One of the great things about Clojure is how it can make Java programming easier and less verbose.
Take Swing. It takes a ton of code to render even a simple GUI. Most tutorials don’t even tackle it without an IDE like NetBeans.
But we’ve got something Java lacks: macros!
In this post, I’ll build a simple counter application, using Clojure macros to make the code shorter and simpler.
Our app has two components: a label showing the current value of the counter, and a button to increment the counter. Here’s the basic structure:
(import '(javax.swing JLabel JButton JPanel JFrame)) (defn counter-app  (let [label (JLabel. "Counter: 0") button (JButton. "Add 1") panel (JPanel.) frame (JFrame. "Counter App")] (.setOpaque panel true) (.add panel label) (.add panel button) (.setContentPane frame panel) (.setSize frame 300 100) (.setVisible frame true)))
You can run counter-app at the REPL and see the resulting GUI layout, although the button doesn’t do anything yet.
The annoying thing about this code is the imperative style Swing forces on us: construct local variables and hammer at them with method calls.
Fortunately, Clojure has a handy built-in macro for just this kind of situation: doto. The doto macro takes a body of expressions. It evaluates the first expression and saves it in a temporary variable, and then inserts that variable as the first argument in each of the following expressions. Finally, doto returns the value of the temporary variable. An example will make more sense:
;; This code: (doto (make-thing) (foo 1 2) (bar 3 4)) ;; Expands to this: (let [x (make-thing)] (foo x 1 2) (bar x 3 4) x)
The object created on the first line gets threaded through each of the following expressions and returned at the end.
We can use this to clean up our counter-app code:
(defn counter-app  (let [label (JLabel. "Counter: 0") button (JButton. "Add 1") panel (doto (JPanel.) (.setOpaque true) (.add label) (.add button))] (doto (JFrame. "Counter App") (.setContentPane panel) (.setSize 300 100) (.setVisible true))))
Notice that we have eliminated one local variable (frame) entirely. Furthermore, all the expressions dealing with the JPanel are neatly grouped together.
For this to work out neatly, the order of definitions is important. We start at the inner-most components, JLabel and JButton, and move outward to the containing window.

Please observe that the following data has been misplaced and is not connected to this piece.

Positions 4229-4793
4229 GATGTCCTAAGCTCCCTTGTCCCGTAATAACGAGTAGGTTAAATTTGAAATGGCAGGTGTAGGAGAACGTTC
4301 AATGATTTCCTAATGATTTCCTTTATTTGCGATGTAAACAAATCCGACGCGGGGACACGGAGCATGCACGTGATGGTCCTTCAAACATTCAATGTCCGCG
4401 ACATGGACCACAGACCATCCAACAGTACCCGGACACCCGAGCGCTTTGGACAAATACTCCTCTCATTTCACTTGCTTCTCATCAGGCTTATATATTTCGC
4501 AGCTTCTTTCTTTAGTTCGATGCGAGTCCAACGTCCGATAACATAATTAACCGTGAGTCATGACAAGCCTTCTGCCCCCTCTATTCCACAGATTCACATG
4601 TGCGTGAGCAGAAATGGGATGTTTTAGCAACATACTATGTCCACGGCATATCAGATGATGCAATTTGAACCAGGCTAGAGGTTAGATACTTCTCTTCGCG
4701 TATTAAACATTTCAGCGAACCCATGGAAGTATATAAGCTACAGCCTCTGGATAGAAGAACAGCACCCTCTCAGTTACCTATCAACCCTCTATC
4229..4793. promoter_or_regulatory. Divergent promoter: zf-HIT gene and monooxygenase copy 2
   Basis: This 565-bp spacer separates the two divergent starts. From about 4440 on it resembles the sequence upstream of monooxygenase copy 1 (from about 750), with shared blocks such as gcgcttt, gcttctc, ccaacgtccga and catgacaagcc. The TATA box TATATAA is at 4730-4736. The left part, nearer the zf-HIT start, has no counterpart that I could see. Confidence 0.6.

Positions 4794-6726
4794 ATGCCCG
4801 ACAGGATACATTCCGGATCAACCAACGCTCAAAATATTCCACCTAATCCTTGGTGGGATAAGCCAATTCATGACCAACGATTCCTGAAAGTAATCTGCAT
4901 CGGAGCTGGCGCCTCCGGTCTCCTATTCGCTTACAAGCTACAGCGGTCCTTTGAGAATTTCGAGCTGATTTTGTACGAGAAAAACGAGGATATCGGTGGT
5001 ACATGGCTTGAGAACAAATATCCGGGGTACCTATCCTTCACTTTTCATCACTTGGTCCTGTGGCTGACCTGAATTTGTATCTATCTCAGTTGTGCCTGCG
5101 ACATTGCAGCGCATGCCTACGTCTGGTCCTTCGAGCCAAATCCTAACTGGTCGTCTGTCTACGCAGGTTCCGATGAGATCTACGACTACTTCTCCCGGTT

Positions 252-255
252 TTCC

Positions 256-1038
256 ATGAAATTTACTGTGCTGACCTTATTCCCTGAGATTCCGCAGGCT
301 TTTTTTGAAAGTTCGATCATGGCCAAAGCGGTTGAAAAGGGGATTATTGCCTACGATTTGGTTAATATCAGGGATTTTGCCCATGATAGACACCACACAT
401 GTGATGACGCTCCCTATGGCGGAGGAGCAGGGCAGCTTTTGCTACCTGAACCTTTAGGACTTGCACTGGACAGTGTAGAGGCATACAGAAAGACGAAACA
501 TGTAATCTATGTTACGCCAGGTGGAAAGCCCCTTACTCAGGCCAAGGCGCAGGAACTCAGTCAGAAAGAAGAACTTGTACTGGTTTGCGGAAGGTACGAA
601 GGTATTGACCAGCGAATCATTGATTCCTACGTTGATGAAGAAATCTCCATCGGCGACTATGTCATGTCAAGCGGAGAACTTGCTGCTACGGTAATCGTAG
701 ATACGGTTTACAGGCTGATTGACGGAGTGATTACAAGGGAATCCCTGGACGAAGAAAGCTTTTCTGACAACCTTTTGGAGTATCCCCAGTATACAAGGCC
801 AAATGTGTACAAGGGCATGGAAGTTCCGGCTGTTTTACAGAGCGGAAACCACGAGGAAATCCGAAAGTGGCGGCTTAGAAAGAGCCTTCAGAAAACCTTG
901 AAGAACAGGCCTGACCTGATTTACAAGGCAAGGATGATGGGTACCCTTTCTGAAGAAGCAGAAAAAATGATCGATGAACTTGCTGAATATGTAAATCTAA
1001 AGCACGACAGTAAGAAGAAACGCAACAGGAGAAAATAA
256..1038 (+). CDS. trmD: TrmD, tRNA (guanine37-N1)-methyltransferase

Moving on! In my last post, I showed you how to proxy ActionListener to handle events like button clicks. Rather than typing out the proxy code each time, let’s make a macro:
(defmacro on-action [component event & body] `(. ~component addActionListener (proxy [java.awt.event.ActionListener]  (actionPerformed [~event] ~@body))))
The on-action macro’s first argument is any component (such as JButton) that has an addActionListener method. The body of the macro is the code that will be executed when the ActionListener is triggered. The event argument is just a symbol; it will be bound to the ActionEvent that triggered the listener. (We could have used a fixed symbol like “this”, but that would be bad macro design.)
With this macro, the definition of our JButton can look like this:
(doto (JButton. "Add 1") (on-action event ;; ... code to run when button is clicked ... ))
We’re almost done! We just need a place to store the current value of the counter. Since we’re not worried about synchronization at this point, we can use an atom:
;; Initialize the counter (let [counter (atom 0)] ;; ... later on ... ;; Update the counter: (swap! counter inc))
Bringing it all together, our final app looks like this:
(defn counter-app  (let [counter (atom 0) label (JLabel. "Counter: 0") button (doto (JButton. "Add 1") (on-action evnt ;; evnt is not used (.setText label (str "Counter: " (swap! counter inc))))) panel (doto (JPanel.) (.setOpaque true) (.add label) (.add button))] (doto (JFrame. "Counter App") (.setContentPane panel) (.setSize 300 100) (.setVisible true))))
Run counter-app at the REPL and you have a working GUI application. Not bad for about 50 lines!